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Inside look at illegal drug use in school (Read 2663 times)


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Inside look at illegal drug use in school
Jul 17th, 2011 at 2:48am

Inside look at illegal drug use in school

For one Marcus senior, (name withheld for reasons of privacy), referred to as Logan White in this story, being stoned at school is a frequent occurrence.

“The typical morning would be like, wake up, take a shower,” White said. “My mom would leave. My dad never went upstairs, so I’d smoke (marijuana) out the window.”

The high would last through first and second period. He calls the activity “wake-and-bake.”
“It felt like a good way to start the morning because you are just so chill,” White said. He has yet to be caught by a teacher. “Keep a straight face, that’s all you have to do.”

Earlier this year, the Lewisville Independent School District’s $22 million budget shortfall due to looming state education cuts impacted several programs. The STARR drug counseling program has seen a reduction in staff, and the program is in danger of being cut completely. However, high school counselors will continue to work with students needing these specific services. Its elimination could mean that schools like Marcus will have to turn to other methods of slowing a growing drug problem.

Marcus Principal Gary Shafferman said that the STARR program is beneficial to students afflicted with drug problems and to their parents. If nothing else, hopefully it lets the parents know there is a potential problem with their child. Some parents may be in denial and in this case the program helps bring drug issues out in the open.

Last year, the district decided to halt random student drug testing. Critics of this program said that it did not target the right students and was ineffective.

Shafferman said, “There were no drug busts as a result of random drug testing to my knowledge and not many busts period. That’s not to say that campus drug use has been curbed either,” he said. “I would be naïve to think that it is not going on because it is.”
For the Marcus senior identified as White, his first entrée into drug use started the winter break of his sophomore year where he tried marijuana at a friend’s house. Since then he has continued to use it often, and has tried ecstasy a few times.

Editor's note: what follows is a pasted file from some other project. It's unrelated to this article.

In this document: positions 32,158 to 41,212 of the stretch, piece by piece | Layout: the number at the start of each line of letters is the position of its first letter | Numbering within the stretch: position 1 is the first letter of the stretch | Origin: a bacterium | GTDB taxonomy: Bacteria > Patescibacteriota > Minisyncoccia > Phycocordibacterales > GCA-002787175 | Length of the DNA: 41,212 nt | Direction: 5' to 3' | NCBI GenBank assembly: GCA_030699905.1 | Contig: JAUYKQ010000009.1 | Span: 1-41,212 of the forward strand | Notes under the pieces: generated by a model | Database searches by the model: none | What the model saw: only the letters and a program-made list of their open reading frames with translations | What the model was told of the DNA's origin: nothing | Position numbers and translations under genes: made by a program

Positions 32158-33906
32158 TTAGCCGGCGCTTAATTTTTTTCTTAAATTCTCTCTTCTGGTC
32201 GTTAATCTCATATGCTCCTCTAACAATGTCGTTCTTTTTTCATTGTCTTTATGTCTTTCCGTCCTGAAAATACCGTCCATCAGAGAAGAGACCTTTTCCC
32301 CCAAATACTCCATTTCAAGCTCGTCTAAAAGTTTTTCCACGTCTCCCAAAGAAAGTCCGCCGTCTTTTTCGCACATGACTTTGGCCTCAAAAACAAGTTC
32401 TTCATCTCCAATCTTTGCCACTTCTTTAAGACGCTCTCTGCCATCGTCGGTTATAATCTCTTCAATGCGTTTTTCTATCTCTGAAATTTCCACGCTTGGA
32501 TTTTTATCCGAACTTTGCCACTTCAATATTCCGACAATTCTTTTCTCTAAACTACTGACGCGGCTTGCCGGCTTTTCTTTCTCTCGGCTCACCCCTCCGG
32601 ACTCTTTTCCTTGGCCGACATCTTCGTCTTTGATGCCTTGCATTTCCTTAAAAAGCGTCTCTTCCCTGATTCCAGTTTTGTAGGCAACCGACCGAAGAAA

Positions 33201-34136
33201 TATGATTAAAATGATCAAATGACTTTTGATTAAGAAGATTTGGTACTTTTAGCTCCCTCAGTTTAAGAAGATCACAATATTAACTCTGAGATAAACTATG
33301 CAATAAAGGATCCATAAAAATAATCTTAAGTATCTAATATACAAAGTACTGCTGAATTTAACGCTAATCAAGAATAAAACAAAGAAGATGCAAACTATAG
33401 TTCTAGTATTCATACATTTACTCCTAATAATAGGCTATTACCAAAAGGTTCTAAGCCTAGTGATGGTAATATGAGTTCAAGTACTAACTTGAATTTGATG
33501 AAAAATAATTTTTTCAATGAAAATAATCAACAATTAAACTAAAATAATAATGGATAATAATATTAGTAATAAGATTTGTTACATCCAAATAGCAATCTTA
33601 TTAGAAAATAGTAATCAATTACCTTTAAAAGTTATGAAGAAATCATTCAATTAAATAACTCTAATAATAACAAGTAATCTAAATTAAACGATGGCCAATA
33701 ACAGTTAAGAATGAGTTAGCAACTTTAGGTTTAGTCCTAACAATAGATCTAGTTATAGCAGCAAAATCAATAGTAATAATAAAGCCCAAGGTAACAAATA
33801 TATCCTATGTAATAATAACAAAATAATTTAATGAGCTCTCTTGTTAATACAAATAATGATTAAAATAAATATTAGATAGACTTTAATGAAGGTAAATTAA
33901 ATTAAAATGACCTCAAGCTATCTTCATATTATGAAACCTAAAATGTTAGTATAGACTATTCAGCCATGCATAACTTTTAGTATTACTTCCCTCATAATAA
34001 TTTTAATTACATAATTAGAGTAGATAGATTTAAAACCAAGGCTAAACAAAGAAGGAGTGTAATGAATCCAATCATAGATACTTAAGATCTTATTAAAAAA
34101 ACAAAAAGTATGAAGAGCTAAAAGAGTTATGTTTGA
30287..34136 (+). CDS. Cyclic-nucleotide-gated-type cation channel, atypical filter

“I kind of liked it, because basically what it does is it has a serotonin rush on your body,” White said. “It’s this complete rush, happy, dancing, lights, the works.”

White’s use of marijuana, like everyone else’s he said, depends on cash flow. One gram costs roughly $20, and can last an average user around a week. It’s bought through “friends of friends of friends,” according to White, kids from all schools across the Metroplex.
“It’s a web. It’s this whole chain of people,” White said. “Usually people you meet nonchalantly.”

And at Marcus, White said, drugs like marijuana are “extremely” commonplace and users come in “all shapes and sizes”. White is in AP classes, and makes good grades.

“Not so much in AP classes, but in regular classes, it happens a lot,” White said. “In every class, there are at least one or two kids that know each other through drugs. It’s just the thing to do.”

Senior Molly Spain admits drug use is widespread. Many of her friends smoke marijuana, while she has managed to avoid it.

“It’s not really my style,” Spain said. “I don’t think I need drugs or any enhancements to feel alive. But everybody thinks differently. Maybe they tried it once and they liked it so much they feel like they need it to have fun.”

She sometimes hangs out with her friends while they are high. She said she usually can’t tell the difference, except that they are quieter and nicer.

“I know smoking pot is not that bad for you,” Spain said. “If it really harmed them, I would have a problem with it, but just as long as I’m not around it and they do it off on their own, then I’m okay with it. I’m really in no position to tell them they can’t do it.”

Shafferman said, “I am pleased our school newspaper has brought attention to this issue. This is a very difficult task, requiring students, parents, faculty and the district as a whole, working together. We will continue to work with the police department as well as educating parents. Next year, the district will begin using drug dogs to perform unannounced and random searches and incorporate a “tip-line” for students to share information anonymously.”
Editors Note: This story was written by Jasmine Sachar, a senior next year at Marcus High School and the Editor-in-chief of the Marcus paper, The Marquee.

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Re: Inside look at illegal drug use in school
Reply #1 - Feb 20th, 2012 at 1:08am
Thank you for sharing it here Smiley
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